With the country locked down for the second time this year and everything from galleries to concert venues closed once more, we asked a number of cultural figures what to read, watch and listen to from home in these art-starved times.
Soumaya Phéline Abouda, known for her eclectic and versatile DJ sets vastly varying in tempos, styles, and feelings, has been active in the Brussels music scene for about 17 years now. She’s performed at Brussels’ Beursschouwburg, Berlin’s Tresor, and many others, and founded party series High Needs Low and Club Détour. You can listen to her show Soumaya Phéline & Les Copains one Saturday a month on Kiosk Radio.
This second lockdown she’s spending in her apartment in Brussels Forest together with cats Melvin and Shabba and her turtle, Jason Waterfalls. “During the first lockdown, I was in a relationship and went through a breakup. Great atmosphere, as you can imagine! Now I take real pleasure in living alone again. The setup of my wonderfully sunny new apartment is made for a second lockdown. Working, idleness and pleasure are the three watchwords.”
As a die-hard board game fan I loved The Queen’s Gambit, which is available on Netflix. It’s stunning! It’s an adaptation of the novel of the same name by Walter Tevis, published in 1983. The story revolves around a young woman prodigy who breaks all rules and norms in the world of chess, a macho and at times rough environment. It also made me discover certain chess techniques I didn’t know before. Plus, there are references to renowned chess players. Many put themselves in “second states” involving loneliness, alcohol, or drugs to overcome the spirit of the game. Chess is a game as complex as fascinating, exactly like this series. And the actress is just breathtaking.
One of my favorite movies of all time is Orfeu Negro (Black Orpheus), because it’s about mythology, love, celebration, dance, music and death. As I feel the need to dance at home and it’s the only movie I have on my laptop, I watched it the first day of lockdown. It was directed by Marcel Camus, in 1959. I will definitely make a habit out of watching dance movies during quarantine.
I also suggest watching one tutorial per day, of something that you would like to craft, know about, build, draw, cook… I find it quite rewarding. There is so much out there on the internet and people are not taking enough advantage of it. Personally, I like to watch nerdy videos about coding, like this one, for example.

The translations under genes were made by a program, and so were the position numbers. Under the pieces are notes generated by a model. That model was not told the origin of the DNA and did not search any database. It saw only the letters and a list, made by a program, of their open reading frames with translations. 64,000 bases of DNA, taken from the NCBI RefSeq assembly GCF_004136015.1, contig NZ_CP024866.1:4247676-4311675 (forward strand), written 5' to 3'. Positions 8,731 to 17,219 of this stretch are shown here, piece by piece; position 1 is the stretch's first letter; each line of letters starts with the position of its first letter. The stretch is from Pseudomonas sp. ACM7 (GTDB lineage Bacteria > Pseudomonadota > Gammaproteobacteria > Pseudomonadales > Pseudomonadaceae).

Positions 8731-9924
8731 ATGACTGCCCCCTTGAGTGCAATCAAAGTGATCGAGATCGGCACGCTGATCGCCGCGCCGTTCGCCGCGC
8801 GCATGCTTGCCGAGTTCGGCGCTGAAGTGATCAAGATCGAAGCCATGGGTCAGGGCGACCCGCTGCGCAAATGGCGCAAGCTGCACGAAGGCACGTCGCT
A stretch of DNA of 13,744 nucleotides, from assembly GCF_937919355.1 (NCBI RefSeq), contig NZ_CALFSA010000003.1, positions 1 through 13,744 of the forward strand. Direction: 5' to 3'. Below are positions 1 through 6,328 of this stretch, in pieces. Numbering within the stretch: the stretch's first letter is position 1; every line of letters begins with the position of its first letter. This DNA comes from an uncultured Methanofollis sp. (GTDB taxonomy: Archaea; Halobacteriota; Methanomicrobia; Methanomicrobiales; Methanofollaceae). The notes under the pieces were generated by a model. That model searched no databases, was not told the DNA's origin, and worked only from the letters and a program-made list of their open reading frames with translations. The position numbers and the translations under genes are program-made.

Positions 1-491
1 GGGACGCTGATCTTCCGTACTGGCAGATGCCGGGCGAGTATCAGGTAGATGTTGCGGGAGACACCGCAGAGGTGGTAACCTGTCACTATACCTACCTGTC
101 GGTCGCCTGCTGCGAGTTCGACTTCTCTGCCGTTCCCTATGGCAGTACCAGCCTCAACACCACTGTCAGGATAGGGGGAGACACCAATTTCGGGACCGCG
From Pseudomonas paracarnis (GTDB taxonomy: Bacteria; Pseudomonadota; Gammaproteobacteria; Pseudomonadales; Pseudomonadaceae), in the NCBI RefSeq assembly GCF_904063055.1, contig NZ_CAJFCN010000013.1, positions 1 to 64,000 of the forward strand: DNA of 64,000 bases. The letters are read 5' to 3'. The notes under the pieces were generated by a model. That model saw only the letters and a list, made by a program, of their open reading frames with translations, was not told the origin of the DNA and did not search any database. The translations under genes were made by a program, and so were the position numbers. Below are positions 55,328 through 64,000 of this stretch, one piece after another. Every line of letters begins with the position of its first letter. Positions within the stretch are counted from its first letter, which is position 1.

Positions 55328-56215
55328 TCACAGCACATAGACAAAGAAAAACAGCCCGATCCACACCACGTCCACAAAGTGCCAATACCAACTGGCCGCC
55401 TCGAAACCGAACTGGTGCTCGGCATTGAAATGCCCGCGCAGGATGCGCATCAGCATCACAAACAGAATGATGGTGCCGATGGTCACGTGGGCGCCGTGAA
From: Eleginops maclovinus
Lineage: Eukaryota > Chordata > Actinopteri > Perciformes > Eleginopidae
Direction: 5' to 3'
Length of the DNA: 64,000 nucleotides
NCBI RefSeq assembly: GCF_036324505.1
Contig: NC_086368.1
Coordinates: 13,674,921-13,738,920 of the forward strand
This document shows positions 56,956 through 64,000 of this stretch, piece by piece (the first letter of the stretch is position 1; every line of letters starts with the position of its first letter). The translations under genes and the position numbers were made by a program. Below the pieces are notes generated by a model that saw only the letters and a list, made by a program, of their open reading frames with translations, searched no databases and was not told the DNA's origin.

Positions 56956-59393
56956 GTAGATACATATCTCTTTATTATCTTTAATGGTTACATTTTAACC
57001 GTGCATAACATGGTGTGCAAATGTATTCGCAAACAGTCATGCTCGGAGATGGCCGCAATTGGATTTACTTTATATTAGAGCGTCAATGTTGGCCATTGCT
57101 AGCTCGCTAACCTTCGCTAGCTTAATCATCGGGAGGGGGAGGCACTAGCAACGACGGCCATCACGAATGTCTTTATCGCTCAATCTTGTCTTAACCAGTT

As we all need lightness and to let go, I also want to share my recipe with you to laugh and feel surrounded: I really like to voice dub animals, a bit of a passion of mine! It sounds dumb but it’s so funny. It allows me to have an interaction with my animals during the lockdown (and at all other times too). A few years ago I discovered the Maestro of animal dubbing: Parole de chat. I can spend hours watching his videos. I love this one and this one and especially this one (although I recommend to watch them all):
Jouissance club maps out pleasure. It teaches us techniques of solitary or two-person sexual pleasure. The drawings and captions are breathtakingly soft.
Au-delà de la pénétration is a book questioning the role of penetration in relationships between men and women or between whomever, and puts an emphasis on the reciprocal exploration of the rest of the body and an imaginative sexuality and its practices…A powerful and joyful manifesto on gender relations.
Ces hommes qui m’expliquent la vie is a book about feminism and gender inequalities today. Its starting point is an anecdote: An evening during which a white patriarch explains to the author her own book, without hearing that she is the one who has written it. Rebecca Solnit allows the reader to see certain structural mechanisms of male domination more clearly, such as potential systematic discreditation women have to face when speaking out against sexism.
LSD, short for La Série Documentaire, is a documentary series in the form of podcasts. Each topic is explored in-depth, unfolding over four episodes. They tackle a new subject each week, and the episodes work autonomously as well as complementary. Two episodes I recommend are “Working with animals” and “Archeology of the clitoris”.
In terms of music podcasts, there are so many shows worth listening to. You just have to find what you like. The best platform to discover and support new artists and do some online crate-digging is definitely Bandcamp.
In the morning, I listen to classical radio Musiq3 or Klara, or Mica Levi, Sun Araw and Oneohtrix Point Never, my classics trio. If I listen to music during the day it’s usually Dean Blunt, which has a meditative effect on me. But normally I don’t, and am focused on work. For sleeping, Ssaliva’s unplugged vol.01, released on the JJ Funhouse label in 2018, is my one & only. It never fails to move me. Simple guitar notes are placed with precision as well as carelessness. Everyone should have this album next to their bed, like a great bedside book that you never get tired listening to. Listening to this album puts a lot of things in perspective.
I really urge people to buy artists’ music on Bandcamp – this year has been extremely difficult for musical artists with all gigs and events cancelled and they/we can really use our/your support.
I play Scrabble online. I even bought the app, yes! Or I call some friends and we play Burger Quiz on Zoom, a board game based on a French TV show produced by Alain Chabat, completely satirical and extremely funny!
I put colored gelatin paper on my windows, and I enjoy watching the sunrays wandering through my apartment throughout the day, changing the look of my interior and bathing it in color. And then there are the flickering reflections of the water in my turtle’s aquarium on the wall. The pleasure of simple things!